The first step for the team at Elephant Hill was to lay the groundwork: analyse the sites comprehensively, their aspect, microclimates and soils; match appropriate combinations of grape varieties, clones and rootstocks to each vineyard, parcel, and row. These are the best-practice building blocks of any well-run vineyard, a process as meticulous as it is exhaustive, and sometimes brutal: one of the first actions was to rip up vast swathes of Merlot vines and replace them with Sauvignon Blanc and Chardonnay, more suited to Te Awanga’s cool, dry microclimate.

So far so correct, but as the team knew well, the ultimate challenge was far greater in scope. How might they attain the sort of profound understanding of site that would allow them to maximise the potential of their vineyards? The model was clear, implicit in traditional old-world vineyard classifications such as that of the Côte d’Or, with its meticulously charted maps of crus and lieux-dits, an epic opus of mediaeval data-gathering. Could this depth of knowledge and level of understanding, rooted in close and repeated observation over decades and centuries, be fast-tracked? Could the Elephant Hill team somehow expedite the process to acquire the insights they needed? Of course, the next question was ‘how can we do this’?

It is fortunate that neither ambition nor work ethic, are in short supply at Elephant Hill. Add a dash of single-pointed madman vision for good measure. Combining forces and inspiration, the viticultural and winemaking teams put forward a project proposal designed to push to the limits their understanding of the three sub-regional vineyards. If ever a viti-vini scheme had a V8 engine, it was this. While the venture would require significant backing, not least financial, it did not take long to convince the Weiss family of its potential. And so began this extraordinary mission, perhaps unique in its aspiration, scope and timescale, in pursuit of that age-old concept: a sense of place - distinct, unique and timeless.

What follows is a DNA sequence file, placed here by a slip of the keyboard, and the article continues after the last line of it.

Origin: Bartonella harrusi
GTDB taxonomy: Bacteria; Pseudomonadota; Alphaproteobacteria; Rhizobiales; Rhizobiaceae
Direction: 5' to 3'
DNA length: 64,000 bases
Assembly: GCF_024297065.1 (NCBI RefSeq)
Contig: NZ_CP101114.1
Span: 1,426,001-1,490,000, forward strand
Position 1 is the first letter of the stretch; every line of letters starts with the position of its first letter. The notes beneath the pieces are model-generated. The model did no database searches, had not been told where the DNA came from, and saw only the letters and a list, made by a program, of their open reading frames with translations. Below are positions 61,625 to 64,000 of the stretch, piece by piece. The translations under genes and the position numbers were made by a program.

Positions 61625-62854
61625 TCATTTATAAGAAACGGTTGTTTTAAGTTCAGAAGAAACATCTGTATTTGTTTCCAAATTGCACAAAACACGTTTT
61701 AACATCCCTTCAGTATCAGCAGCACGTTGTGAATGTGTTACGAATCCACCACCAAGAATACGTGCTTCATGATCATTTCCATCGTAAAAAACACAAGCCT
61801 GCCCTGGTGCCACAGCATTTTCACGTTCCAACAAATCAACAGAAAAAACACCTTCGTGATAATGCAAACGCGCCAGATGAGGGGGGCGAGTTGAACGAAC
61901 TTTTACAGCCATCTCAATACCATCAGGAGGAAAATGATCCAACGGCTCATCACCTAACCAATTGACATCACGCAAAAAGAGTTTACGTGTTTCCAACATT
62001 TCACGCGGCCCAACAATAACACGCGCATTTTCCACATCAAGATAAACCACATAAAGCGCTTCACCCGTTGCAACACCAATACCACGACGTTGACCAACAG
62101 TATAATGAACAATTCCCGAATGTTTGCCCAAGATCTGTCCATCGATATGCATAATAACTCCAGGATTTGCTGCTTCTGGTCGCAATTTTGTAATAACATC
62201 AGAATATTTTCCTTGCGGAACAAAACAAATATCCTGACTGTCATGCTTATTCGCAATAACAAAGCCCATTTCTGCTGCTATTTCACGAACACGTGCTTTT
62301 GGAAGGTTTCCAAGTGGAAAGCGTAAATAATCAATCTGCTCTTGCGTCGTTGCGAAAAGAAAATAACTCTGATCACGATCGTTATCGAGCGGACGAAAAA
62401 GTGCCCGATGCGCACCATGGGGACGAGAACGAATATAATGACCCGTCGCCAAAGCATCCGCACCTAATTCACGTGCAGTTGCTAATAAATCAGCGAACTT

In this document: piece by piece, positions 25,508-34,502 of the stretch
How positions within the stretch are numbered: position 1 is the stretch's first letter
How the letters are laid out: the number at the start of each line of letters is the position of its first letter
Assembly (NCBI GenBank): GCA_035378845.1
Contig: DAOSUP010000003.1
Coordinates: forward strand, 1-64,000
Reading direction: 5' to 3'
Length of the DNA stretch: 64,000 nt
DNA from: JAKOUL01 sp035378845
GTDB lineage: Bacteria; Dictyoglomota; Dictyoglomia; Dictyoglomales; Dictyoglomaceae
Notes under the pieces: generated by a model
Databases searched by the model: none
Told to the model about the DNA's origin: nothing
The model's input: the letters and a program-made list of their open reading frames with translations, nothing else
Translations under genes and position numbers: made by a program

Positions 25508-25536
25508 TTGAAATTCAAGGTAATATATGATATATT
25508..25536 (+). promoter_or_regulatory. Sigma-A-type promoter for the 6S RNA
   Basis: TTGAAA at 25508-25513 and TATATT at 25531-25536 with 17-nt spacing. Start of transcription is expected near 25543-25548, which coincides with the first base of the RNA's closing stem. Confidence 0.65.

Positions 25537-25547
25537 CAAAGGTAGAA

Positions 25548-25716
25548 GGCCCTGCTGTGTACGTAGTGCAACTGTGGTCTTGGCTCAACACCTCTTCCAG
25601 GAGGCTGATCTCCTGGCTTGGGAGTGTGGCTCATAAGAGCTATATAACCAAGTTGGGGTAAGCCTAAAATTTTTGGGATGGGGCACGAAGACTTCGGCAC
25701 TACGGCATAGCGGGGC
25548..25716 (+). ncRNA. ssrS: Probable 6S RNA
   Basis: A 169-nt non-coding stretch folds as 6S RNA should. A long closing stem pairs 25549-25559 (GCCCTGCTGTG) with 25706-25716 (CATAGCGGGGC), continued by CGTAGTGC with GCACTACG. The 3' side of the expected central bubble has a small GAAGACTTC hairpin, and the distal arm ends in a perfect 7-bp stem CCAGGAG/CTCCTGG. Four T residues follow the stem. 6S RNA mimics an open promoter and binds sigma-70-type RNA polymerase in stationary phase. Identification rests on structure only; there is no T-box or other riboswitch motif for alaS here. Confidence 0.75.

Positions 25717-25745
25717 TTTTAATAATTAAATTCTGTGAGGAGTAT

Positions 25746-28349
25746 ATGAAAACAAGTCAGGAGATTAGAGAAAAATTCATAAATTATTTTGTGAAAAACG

The project was far-reaching in scope, involving in-depth investigation and analysis of each different sub-region and its vineyards. The vineyard sites were separated into plots, and further sub-divided into plots within plots depending on aspect, microclimate, and soil type ranging from shingle and clay to ancient stony river beds. From the grapes yielded, multiple micro-vinifications were carried out amounting to hundreds of experimental cuvées each year, each contributing its own unique insight to the growing repository of knowledge; small pixels in an ever-expanding, ever-clearer picture, accelerating understanding.